[Today’s post is by John H.Parker, co-author of the newly released book, Abide With Mepublished by New Leaf Press. This account is from the travels of John and his co-author/photographer, Paul Seawright.]

Journeying through Wales is like stepping into a time-travel machine, setting it on minus twenty years, and punching it in to stay. For one thing, the scenery of rolling hills and generally low mountains remains unspoiled and likely to remain so. There’ just no evidence that some mega-developer is going to open a golf course with five hundred $800,000 homes around it. Few people here are likely to have the money to spend on them—at least not in liquid assets—and fewer still would seem to want to. So the  beauty remains not only unspoiled but unthreatened.

Brecknock, Wales

Brecknock, Wales

The villages also seem, if not frozen in time, at least on long pause there. They haven’t changed much in a hundred years, and don’t seem interested in changing now. Such is Brecknock, a town that we passed through Sunday, July 6, 2006, about 2:00 p.m. We stopped for a while on the main street at a little park. Nobody much home. Or maybe everyone’s home and so no one is on the street except a couple of men chatting on the corner.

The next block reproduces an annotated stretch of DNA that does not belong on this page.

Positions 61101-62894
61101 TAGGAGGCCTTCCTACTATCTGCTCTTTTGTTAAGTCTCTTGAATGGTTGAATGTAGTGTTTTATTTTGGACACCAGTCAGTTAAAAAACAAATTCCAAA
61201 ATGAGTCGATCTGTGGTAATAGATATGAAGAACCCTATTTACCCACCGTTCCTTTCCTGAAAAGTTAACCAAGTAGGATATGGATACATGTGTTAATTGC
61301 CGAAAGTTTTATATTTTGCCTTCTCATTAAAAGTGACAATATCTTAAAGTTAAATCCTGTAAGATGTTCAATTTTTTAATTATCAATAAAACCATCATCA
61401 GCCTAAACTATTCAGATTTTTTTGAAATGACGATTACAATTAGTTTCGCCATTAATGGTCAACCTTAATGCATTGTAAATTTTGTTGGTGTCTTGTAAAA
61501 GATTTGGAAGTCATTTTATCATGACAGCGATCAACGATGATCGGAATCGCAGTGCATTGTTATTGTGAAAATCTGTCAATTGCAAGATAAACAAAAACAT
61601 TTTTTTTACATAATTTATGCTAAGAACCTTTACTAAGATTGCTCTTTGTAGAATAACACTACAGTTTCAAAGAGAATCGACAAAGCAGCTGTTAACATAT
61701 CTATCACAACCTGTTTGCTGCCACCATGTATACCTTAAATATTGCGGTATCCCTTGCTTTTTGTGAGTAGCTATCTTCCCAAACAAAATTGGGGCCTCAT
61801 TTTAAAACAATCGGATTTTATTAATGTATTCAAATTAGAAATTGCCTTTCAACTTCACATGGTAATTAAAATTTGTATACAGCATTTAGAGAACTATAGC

A narrow, clear brook runs by the park. Probably it was the reason someone chose the site for a town several centuries ago. On a little platform there’s a bench with an inscription:

“Presented by Brecknock Borough Council 1974-1996 to commemorate the 50th anniversary of the End of World War II.”

That’s actually the English translation. The Welsh original is below it, that beautiful language seemingly impossible to learn, with words some thirty or forty letters long.

That’s another experience that comes from traveling in Europe. To most Americans, World War II was an event sixty years old and an ocean away. To these people it wasn’t “away” at all. Bombs were falling on London not much over a hundred miles away. Commemoration to them is very personal.

We don’t stay here long: we have sites to photograph. But I remember that quiet village well.